Craig Robinson

Knicks Notes: Robinson, Ntilikina, Front Office

As a second-round pick in the 2018 draft, Mitchell Robinson came cheaper than a first-rounder, but his contract could create some complications if and when the Knicks look to extend him, as Mike Vorkunov and Danny Leroux of The Athletic explore.

Robinson has a non-guaranteed minimum salary for 2020/21 and a minimum-salary team option for 2021/22, making him a great bargain for the next two years. However, if the Knicks wait until the end of that four-year deal to try to re-sign him, Robinson will be eligible for unrestricted free agency and could sign with any team.

On the other hand, if the Knicks were to turn down Robinson’s fourth-year option and negotiate a new deal in the ’21 offseason, he’d be a restricted free agent, giving the team the opportunity to match any offer sheet he may sign.

As Vorkunov and Leroux observe, Nikola Jokic and the Nuggets found themselves in a similar situation a couple years ago, and Denver opted to lock up its star center after his third year, significantly increasing his fourth-year cap hit but avoiding the risk of unrestricted free agency. Robinson isn’t on Jokic’s level, but it still may make sense for the Knicks to take a similar approach with their young big man to ensure they don’t lose him after his fourth year.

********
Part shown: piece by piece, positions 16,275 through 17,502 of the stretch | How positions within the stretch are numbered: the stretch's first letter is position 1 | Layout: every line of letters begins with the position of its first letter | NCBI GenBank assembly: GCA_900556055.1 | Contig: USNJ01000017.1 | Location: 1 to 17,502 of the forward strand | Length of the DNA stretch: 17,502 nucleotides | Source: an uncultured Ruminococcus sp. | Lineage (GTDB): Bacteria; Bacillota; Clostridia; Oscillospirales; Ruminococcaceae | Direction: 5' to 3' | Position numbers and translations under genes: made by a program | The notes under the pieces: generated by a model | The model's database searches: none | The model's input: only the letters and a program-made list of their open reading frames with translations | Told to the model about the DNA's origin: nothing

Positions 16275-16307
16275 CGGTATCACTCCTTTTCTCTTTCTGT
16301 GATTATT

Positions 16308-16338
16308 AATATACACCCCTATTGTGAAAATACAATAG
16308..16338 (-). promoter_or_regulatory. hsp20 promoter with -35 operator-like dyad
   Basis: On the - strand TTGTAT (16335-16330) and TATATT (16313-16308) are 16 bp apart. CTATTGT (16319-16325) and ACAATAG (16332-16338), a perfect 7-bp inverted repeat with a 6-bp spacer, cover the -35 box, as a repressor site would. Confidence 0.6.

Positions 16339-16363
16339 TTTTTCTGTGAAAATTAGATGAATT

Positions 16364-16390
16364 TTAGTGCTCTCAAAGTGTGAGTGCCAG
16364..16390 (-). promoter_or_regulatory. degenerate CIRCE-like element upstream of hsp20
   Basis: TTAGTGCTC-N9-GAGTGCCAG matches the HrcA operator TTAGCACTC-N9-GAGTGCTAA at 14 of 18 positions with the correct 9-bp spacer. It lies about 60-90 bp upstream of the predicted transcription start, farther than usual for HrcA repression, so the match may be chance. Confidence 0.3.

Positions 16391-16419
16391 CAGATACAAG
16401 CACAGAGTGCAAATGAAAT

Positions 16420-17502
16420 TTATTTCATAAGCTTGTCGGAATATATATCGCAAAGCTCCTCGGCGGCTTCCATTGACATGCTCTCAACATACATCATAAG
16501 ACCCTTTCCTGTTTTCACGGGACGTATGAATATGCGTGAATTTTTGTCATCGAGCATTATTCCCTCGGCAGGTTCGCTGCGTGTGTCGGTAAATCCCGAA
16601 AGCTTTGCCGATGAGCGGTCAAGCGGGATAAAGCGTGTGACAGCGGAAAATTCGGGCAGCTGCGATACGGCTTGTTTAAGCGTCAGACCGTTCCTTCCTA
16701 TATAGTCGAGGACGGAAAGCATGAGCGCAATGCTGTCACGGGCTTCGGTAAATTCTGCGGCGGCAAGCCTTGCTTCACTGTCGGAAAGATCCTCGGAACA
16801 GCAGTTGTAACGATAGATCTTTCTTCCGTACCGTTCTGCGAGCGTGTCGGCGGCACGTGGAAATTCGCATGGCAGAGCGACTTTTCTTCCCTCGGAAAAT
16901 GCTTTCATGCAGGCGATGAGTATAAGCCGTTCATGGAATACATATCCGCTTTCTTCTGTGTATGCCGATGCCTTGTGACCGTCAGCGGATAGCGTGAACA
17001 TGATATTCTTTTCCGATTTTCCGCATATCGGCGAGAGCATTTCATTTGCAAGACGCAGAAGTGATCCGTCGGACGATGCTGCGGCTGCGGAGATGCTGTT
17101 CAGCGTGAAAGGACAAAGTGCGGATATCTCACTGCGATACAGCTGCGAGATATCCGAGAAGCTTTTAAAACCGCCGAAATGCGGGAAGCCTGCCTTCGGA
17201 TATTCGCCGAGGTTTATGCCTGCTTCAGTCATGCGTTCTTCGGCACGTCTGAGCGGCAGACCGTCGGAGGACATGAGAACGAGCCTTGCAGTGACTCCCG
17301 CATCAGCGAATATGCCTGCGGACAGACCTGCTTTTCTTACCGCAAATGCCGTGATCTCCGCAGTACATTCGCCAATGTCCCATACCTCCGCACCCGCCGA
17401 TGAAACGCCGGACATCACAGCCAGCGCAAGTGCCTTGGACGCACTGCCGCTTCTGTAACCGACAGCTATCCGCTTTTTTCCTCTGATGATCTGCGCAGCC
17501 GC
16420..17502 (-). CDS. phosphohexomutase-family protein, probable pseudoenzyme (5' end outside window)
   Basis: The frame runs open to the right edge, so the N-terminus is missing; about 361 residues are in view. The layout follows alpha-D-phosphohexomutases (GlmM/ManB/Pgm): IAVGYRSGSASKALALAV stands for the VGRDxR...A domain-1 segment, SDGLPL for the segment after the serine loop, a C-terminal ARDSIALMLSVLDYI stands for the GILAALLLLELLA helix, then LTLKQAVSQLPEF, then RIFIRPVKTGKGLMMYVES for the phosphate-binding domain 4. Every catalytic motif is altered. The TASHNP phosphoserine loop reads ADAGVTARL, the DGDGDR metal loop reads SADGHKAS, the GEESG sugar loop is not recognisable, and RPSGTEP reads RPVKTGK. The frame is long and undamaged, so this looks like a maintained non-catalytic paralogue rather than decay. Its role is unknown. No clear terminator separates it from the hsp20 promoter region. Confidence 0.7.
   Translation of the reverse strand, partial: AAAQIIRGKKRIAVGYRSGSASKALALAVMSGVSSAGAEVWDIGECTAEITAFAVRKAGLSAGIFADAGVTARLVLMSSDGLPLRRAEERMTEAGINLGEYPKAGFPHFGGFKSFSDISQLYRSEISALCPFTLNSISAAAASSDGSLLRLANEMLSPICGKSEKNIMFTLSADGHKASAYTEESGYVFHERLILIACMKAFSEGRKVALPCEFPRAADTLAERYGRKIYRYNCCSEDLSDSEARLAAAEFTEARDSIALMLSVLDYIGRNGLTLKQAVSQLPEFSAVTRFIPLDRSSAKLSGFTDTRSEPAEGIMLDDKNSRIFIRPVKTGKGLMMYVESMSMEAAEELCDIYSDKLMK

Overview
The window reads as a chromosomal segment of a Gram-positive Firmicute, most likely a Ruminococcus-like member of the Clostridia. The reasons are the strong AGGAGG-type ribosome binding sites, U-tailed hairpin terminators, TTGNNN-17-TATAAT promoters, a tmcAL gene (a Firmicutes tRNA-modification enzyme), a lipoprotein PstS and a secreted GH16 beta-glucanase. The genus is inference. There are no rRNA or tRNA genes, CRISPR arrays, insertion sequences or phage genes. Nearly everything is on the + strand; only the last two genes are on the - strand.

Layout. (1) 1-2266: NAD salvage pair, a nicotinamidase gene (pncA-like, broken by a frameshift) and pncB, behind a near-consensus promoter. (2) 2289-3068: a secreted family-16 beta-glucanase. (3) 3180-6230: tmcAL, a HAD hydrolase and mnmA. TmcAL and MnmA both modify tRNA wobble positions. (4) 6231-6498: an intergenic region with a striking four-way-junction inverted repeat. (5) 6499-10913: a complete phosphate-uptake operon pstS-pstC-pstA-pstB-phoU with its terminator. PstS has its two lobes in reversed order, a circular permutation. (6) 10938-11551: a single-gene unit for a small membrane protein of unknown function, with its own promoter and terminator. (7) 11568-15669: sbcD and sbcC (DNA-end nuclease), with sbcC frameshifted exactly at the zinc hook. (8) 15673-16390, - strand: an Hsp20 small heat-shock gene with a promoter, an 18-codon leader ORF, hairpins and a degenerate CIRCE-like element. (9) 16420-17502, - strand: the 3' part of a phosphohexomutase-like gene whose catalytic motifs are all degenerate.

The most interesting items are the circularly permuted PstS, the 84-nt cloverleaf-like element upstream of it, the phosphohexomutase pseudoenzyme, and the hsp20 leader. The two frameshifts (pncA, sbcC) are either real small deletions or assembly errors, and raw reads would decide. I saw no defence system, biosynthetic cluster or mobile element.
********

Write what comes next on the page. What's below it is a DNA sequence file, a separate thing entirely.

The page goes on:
For now, Leroux estimates that Robinson might cost about $15MM per year on his next contract, but cautions the 22-year-old’s value could substantially increase or decline depending on his performance over the next year or so.

Here’s more on the Knicks:

  • Within the above-linked piece, Vorkunov and Leroux discuss what Frank Ntilikina‘s next contract might look like, given his defensive strengths — and his offensive shortcomings. While they cite Dante Exum as one point of comparison, the Athletic’s duo notes that Exum’s three-year, $28.8MM deal with Utah ended up being an overpay. Leroux expects Ntilikina – a restricted free agent in 2021 – to get less than that.
  • In his latest mailbag, Ian Begley of SNY.tv examines how changes to the salary cap projection for 2020/21 might affect the Knicks, while also addressing the team’s coaching situation and a few other topics.
  • Nothing has been finalized yet, but sources tell Stefan Bondy of The New York Daily News (Twitter link) that Knicks executives Craig Robinson, Gerald Madkins, and Harold Ellis are unlikely to be retained by new president of basketball operations Leon Rose.
  • In case you missed it, the Knicks are finalizing a pair of front office deals, with the team set to hire Walt Perrin and Frank Zanin as assistant general managers.

Latest On Knicks’ Front Office Shakeup

As the Knicks restructure their front office, Allan Houston appears to be in line for a promotion, according to Stefan Bondy of The New York Daily News.